“If you plan for one year, you sow grass; if you plan for 10 years, you plant trees; if you plan for a lifetime, you train people.”
In recent years much has been discussed and legislated on the remuneration of independent financial advisers. Typically, IFAs eat what they hunt. They tend to hunt for the most remunerative business. The best salesman – not always the best financial adviser – often becomes the most nourished.
Unfortunately for investors, highly remunerative business does not always align with client interests. This asymmetry has given the industry a mixed reputation, even though, over several years, any fee structure rebalances itself towards average market accepted levels.
However, rebalancing incomes does not necessarily build a more sustainable IFA business. Any real solution to inherent asymmetries in any advisory business for fees needs to lie with the advisers themselves. They are under increasing pressure. In the old days, life was easy: you chose in good faith an investment or a policy or a bond and assuming some experience, achieved a reasonable result for your client over the long term.
Not like the good old days
Today, market complexities have exploded: investment opportunities are abundant and diverse, which increases the range of investment complexity; add in increased volatility of markets and the often opaque risk analysis and performance statistics and you have a profession which the ‘old days’ did not groom you well for.
Moreover, the individual adviser today needs to deal with a more sophisticated front end, namely partially- or well-informed clients. With huge volumes of investment analyses, constantly new product features, demanding compliance rules and the back office with an ever increasing administrative burden, the skill requirements for an IFA increased dramatically.
In this environment, the average IFA relies on what he or she knows and, if in doubt, what pays rapidly. The result is, very often, suboptimal for clients and IFAs.
Time for an upgrade
Addressing the skills issue effectively requires three levels of effort: one, upgrading advisers to today’s external and internal requirements; two, aligning clients with adviser competencies: and three, providing ongoing development support. This seems rather obvious but has stringent consequences in the way we pursue our business.
In addressing the first issue, we divide our advisers into four groups: paraplanners; qualified consultants; wealth managers, and ‘the trusted adviser’ who is often a well-established industry professional with both an academic background and the commercial success.
To become qualified to provide client advice, consultants must pass three basic Chartered Institute of Securities and Investment (CISI) examinations.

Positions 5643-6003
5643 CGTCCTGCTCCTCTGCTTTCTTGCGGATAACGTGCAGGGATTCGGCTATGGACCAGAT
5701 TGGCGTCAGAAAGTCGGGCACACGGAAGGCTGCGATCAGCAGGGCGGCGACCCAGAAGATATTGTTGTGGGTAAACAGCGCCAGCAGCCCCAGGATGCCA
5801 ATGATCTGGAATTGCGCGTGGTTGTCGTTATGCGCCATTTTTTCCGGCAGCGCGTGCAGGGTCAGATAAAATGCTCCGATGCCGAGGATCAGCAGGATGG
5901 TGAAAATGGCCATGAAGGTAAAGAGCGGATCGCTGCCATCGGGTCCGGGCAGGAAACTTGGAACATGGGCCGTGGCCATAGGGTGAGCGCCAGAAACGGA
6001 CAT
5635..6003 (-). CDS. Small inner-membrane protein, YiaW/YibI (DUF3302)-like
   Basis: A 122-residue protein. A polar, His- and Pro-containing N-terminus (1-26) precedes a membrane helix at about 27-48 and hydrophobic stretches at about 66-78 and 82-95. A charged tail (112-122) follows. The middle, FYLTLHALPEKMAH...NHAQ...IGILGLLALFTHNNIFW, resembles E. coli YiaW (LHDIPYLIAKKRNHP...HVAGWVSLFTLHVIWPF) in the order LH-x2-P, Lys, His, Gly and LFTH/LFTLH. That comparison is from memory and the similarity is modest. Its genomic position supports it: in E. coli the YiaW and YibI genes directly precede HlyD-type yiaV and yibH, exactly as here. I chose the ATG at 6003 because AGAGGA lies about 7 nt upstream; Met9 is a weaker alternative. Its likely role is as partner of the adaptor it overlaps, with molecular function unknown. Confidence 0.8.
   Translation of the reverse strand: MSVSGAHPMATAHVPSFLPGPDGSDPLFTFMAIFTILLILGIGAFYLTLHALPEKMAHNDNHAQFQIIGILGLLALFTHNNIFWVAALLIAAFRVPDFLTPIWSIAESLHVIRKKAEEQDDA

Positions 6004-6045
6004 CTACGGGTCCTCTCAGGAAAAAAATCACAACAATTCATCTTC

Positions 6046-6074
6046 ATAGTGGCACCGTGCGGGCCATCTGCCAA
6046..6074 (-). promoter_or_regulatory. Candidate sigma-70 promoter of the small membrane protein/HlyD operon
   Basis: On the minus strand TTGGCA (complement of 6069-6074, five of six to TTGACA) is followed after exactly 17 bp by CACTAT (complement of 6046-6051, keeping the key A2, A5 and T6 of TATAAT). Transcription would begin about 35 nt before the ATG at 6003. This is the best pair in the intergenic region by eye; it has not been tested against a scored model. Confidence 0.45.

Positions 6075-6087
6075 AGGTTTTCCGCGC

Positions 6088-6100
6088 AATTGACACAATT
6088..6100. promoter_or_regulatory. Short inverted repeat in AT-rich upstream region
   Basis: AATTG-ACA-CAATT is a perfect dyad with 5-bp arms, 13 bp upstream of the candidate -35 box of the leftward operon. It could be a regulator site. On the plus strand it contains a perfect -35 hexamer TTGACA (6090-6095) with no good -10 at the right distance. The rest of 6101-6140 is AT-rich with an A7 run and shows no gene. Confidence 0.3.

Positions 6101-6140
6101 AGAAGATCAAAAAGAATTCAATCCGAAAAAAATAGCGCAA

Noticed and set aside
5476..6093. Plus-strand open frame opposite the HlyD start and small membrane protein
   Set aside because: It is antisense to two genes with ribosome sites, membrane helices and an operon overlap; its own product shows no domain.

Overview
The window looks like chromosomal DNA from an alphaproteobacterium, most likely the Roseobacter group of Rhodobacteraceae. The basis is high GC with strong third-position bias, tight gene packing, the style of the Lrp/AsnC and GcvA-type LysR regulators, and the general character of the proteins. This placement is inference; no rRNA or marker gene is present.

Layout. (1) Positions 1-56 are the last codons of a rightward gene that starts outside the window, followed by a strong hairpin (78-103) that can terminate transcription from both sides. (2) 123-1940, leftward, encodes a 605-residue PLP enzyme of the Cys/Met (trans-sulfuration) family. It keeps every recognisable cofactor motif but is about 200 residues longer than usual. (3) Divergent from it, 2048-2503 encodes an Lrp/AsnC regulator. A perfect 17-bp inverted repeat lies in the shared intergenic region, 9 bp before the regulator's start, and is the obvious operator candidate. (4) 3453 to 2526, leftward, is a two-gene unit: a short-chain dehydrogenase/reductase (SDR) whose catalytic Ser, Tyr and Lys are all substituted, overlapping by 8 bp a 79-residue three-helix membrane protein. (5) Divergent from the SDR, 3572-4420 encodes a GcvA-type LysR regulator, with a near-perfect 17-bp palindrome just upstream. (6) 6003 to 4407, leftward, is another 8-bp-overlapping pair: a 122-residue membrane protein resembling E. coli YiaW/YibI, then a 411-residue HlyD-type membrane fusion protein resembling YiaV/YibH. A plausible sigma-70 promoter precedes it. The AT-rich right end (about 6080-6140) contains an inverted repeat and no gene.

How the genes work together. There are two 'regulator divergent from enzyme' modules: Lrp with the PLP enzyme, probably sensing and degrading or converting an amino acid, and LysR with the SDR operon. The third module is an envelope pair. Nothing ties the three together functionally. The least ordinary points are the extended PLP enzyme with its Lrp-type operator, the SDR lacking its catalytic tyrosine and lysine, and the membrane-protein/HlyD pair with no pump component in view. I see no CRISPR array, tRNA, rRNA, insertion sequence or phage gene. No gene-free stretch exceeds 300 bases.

As they progress in their careers, they pass further examinations up to the level of Chartered Wealth Manager or beyond. Moreover, all need to pass internal exams on company specific philosophies and procedures. Thus we ensure that all advisers are qualified regardless of the specific legislative environment.
On the second issue, we align clients and their advisable choice of investments with adviser competencies. At first, advisers are restricted to model portfolios and therein to a limited choice of investments defined by a senior investment committee. This suits many retail clients very well and allows advisers to be effective from the moment they qualify.
Qualified advisers have discretion to recommend other investments, also approved by the investment committee, for some 20% of the portfolio and wealth managers have some 40-50% discretion. As an override, all investment allocations need to follow a general allocation model based on the advice and analyses from some of the best and most successful multi-asset managers.
Power to the people
To augment our commitment to people, we created the Mondial Academy, which has a dean – Gordian Gaeta, Mondial non-executive director. The academy pursues two goals: one, we are licensed to teach CISI courses and thus provide our people in-house training capacity. Two, the academy provides continued professional development with externally sourced or internal lectures. This ensures ongoing education. The academy also provides training curricula to outside parties such as other IFAs, private bankers or investment analysts/stock brokers.
This three-pronged approach to people embeds our advisers in a framework dedicated to their continued development and to optimal client solutions. We plan for a lifetime and believe that investing in people means investing in clients – this combination does indeed create a sustainable and well reputed IFA business.